Extrasynaptic transmission: investigating synaptic vesicle fusion at non-conventional release sites in hippocampal neurons

Lead Research Organisation: University of Sussex
Department Name: Sch of Life Sciences

Abstract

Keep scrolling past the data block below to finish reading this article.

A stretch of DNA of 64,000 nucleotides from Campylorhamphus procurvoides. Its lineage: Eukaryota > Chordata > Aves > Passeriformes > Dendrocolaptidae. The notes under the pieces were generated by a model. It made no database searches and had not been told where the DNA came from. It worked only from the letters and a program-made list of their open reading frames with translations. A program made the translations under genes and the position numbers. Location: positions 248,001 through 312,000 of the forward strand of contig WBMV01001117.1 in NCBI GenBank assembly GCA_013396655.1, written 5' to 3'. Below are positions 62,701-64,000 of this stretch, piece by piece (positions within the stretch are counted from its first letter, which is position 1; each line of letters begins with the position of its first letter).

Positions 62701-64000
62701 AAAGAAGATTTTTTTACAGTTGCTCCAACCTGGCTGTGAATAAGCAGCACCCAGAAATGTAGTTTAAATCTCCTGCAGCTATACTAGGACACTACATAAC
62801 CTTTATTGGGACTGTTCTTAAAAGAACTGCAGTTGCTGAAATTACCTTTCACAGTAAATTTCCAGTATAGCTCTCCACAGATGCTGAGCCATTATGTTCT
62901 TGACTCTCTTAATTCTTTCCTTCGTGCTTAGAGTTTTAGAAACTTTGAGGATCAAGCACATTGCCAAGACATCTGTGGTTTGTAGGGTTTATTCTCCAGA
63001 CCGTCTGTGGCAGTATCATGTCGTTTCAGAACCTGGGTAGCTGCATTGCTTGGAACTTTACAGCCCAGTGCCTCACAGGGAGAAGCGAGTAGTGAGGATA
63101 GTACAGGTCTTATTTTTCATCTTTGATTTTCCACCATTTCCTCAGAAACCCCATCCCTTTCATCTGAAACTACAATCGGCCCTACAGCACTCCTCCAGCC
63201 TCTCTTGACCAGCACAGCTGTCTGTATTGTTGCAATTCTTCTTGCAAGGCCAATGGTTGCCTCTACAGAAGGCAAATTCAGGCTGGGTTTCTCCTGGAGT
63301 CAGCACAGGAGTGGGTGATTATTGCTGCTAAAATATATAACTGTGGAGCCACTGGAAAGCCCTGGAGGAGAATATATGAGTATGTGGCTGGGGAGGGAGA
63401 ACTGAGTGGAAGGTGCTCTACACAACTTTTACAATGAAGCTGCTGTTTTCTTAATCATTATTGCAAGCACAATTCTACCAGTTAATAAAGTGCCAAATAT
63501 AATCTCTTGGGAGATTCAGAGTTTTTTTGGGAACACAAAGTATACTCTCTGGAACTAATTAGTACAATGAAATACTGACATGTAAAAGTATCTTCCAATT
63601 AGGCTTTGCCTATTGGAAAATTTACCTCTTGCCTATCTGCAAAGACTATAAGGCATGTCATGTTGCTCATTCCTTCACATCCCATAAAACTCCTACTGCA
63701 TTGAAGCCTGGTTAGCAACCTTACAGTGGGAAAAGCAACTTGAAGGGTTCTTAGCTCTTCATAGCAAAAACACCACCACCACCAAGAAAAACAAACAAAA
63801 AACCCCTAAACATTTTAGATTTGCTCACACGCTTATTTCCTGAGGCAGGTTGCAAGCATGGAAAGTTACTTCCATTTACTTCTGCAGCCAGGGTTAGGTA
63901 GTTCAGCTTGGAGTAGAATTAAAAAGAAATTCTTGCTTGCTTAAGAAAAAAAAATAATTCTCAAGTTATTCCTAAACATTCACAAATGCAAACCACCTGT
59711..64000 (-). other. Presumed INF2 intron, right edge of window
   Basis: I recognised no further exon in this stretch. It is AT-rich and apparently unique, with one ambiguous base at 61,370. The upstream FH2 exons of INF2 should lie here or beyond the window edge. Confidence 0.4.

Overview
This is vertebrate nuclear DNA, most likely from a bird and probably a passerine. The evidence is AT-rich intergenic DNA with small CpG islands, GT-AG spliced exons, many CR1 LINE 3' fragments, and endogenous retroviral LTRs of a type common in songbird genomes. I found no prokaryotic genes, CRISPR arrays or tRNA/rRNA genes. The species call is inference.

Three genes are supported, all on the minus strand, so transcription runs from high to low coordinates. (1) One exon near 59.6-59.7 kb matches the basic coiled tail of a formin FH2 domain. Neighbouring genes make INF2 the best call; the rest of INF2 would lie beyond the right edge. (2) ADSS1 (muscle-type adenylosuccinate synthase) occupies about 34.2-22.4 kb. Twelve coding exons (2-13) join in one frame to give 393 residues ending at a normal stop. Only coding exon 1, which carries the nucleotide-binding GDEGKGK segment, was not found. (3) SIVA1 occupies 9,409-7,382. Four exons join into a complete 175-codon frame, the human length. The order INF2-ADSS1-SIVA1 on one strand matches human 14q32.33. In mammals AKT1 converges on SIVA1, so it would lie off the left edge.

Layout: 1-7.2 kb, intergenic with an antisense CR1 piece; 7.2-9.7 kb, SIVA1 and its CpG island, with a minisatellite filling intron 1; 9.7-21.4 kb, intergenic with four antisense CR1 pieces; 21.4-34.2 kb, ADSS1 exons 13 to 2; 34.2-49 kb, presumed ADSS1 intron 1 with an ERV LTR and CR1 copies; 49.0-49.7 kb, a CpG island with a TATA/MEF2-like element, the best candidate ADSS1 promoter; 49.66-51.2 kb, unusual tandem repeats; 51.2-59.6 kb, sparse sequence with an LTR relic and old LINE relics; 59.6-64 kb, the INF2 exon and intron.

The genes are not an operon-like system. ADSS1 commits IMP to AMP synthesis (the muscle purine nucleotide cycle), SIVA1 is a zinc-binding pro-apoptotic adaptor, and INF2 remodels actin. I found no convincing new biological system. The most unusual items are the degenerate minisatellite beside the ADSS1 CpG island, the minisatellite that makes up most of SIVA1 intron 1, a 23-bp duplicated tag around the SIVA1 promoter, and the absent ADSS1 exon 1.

Overview: The brain of a mammal is arguably the most sophisticated of all biological structures and scientists are very motivated to understand, in detail, how it works. When we talk about brain activity, the essence of this is the communication of information between individual brain cells, or 'neurons'. Although a great deal is known about this process, new experimental findings which add to our understanding of brain function are emerging all the time. This proposal will examine an important and only recently identified aspect of neuron-to-neuron communication which impacts on our knowledge of brain operation. To investigate this phenomenon, state-of-the-art methods will be employed which allow movements of molecules in living brain cells to be directly observed. Research like this adds greatly to our knowledge of how the brain works at the most fundamental level and could have important implications for understanding forms of brain disease or even inspiring the design of new and more sophisticated computer technology. Detail: Most neuron-to-neuron information transfer relies on release of a chemical 'transmitter' from a source neuron to a target neuron. Transmitter release is a complex process requiring lots of different types of specific molecules. These are concentrated at specialized sites in neurons known as presynaptic terminals, and the established view is that these terminals are therefore the only location within a brain cell where transmitter release can occur. Recently, however, researchers have found this idea to be inaccurate: in certain types of neuron, transmitter can be released at other 'non-specialized' sites within a source neuron. This is called 'extrasynaptic' release, meaning literally 'release away from the presynaptic terminal'. The mechanism allowing this process to occur, however, is not understood. The most likely explanation for how extrasynaptic release is achieved is that molecular machines needed for transmitter release can be readily moved from normal presynaptic terminals to new parts of the neuron. Confirmation of this idea, the manner in which it is controlled and what types of machinery are actually necessary, though, remains to be established. A knowledge of this would greatly expand our understanding of the necessary and sufficient components of chemical-neurotransmission, and will be investigated in this proposal. Experiments will rely on an important system for studying transmitter release: neurons grown on glass to form miniature brain circuits. With this system, presynaptic molecules can be visualized in living cells with microscopes and sensitive cameras. A second type of experimental approach will even allow neurons to be viewed at a resolution beyond the limits of a light microscope so that detailed information about the structure of extrasynaptic release sites can be obtained. Using these methods, experiments will focus on investigating how release sites are constructed, characterizing their properties, and comparing them to normal presynaptic terminals. The idea of extrasynaptic release is an emerging theme in neurobiology and has important potential roles in contributing to the communication between brain cells. This makes it a very worthwhile area of study. Moreover, incorrect control of transmitter release machinery is thought to be associated with some brain-related diseases; therefore, understanding this fundamental process may even offer clues about the treatment of forms of brain-disorders.